What Else Participants of International Seminar for Sambo Judges in Agros Talk About
On the first day of the International Seminar for Sambo Judges in Cyprus the participants mostly listened to the lecturers and took notes, and on the second day they actively participated in the learning process. The first part of the day was devoted to the analysis of disputable situations from various tournaments captured on video. The afternoon became the main challenge for the judges as they took exams. How is the language barrier at the seminar overcome? Is it difficult to change the status of an athlete for the status of a judge and cooperate with the referees who judged you before? Why is Sambo more difficult for referees than other types of martial arts? Read the answers to these and other questions in the FIAS website reportage from Agros.
The seminar was attended by judges from more than 20 countries. It took someone a long time to get to Agros, Cyprus, someone did not spend a lot of time for travelling, but the easiest way to the venue of the seminar was for Cypriots. Athlete, beginner in coaching and debuting judge George Eliseos from Cyprus told us about his career:
“I’ve been practicing Sambo and performing as an athlete for 8 years already, and now I want to pursue a career as a judge and coach. I have little experience in coaching – together with my coach I teach Sambo to children in our club. And when my coach asked me if I wanted to take part in the international seminar for judges, I, of course, said "Yes!" immediately. This is a great opportunity to gain new experience and become a part of the FIAS team. During two days of training we discussed a lot of different interesting situations. I’m not sure I've seen so much throughout my Sambo career. Now I watch the competition not as a participant of fights, I take a detached view and assess everything that is happening on the mat as a referee. Besides the fact that we get a lot of information from the lecturers of the seminar, we gain a lot of experience by communicating with participants from other countries. Everywhere Sambo has its own peculiarities, and I’m very pleased that communication among participants from different countries is taking place in Cyprus, my home country”, George Eliseos says.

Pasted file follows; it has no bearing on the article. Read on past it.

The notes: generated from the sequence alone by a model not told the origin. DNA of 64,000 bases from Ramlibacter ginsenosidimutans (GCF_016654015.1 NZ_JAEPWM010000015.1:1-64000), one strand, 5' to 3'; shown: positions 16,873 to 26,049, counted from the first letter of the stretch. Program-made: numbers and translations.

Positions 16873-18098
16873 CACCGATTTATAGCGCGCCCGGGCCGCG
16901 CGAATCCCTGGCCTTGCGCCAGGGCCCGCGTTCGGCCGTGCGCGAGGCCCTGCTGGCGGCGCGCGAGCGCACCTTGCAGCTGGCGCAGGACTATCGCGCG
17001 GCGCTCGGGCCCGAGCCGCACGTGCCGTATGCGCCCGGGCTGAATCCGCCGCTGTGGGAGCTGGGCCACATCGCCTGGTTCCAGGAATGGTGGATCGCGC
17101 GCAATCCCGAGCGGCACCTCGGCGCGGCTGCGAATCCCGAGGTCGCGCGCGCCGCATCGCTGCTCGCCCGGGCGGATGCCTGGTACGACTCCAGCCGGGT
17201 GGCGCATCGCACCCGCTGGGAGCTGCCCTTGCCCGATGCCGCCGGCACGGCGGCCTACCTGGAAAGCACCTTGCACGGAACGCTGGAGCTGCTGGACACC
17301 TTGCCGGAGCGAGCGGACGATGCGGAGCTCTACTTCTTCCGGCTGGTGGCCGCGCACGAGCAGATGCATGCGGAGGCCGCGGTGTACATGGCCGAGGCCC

In contrast, Dane De Rose from the United States had a 14-hour flight to participate in the seminar for judges. He has first-hand knowledge of sports, coaching and refereeing career:
“I started practicing Sambo in 1980, when a group of Sambo athletes from the USSR came to our country and “infected” us with their love to this sport. We all wanted to learn and understand Sambo, because this martial art seemed to us a real secret at that time. After my sports career was over, I started to train American Sambo athletes and accompanied the USA team at major international tournaments. Now I’ve been working hard as a referee, and I hope to receive a FIAS certificate after the seminar.
When I came to the seminar I had an impression that no one really knows each other, but then we began to get acquainted, and it was very nice when people remembered my name and turned to me. Of course, at the beginning there was the language barrier, but we had a great interpreter who speaks perfect English. He helps us both during classes and after them, so there’s absolutely no problem. Of course, I was a bit nervous before the final test, but I was self-confident. I trained hard, because I had a chance to get an international FIAS license”, Dane De Rose says.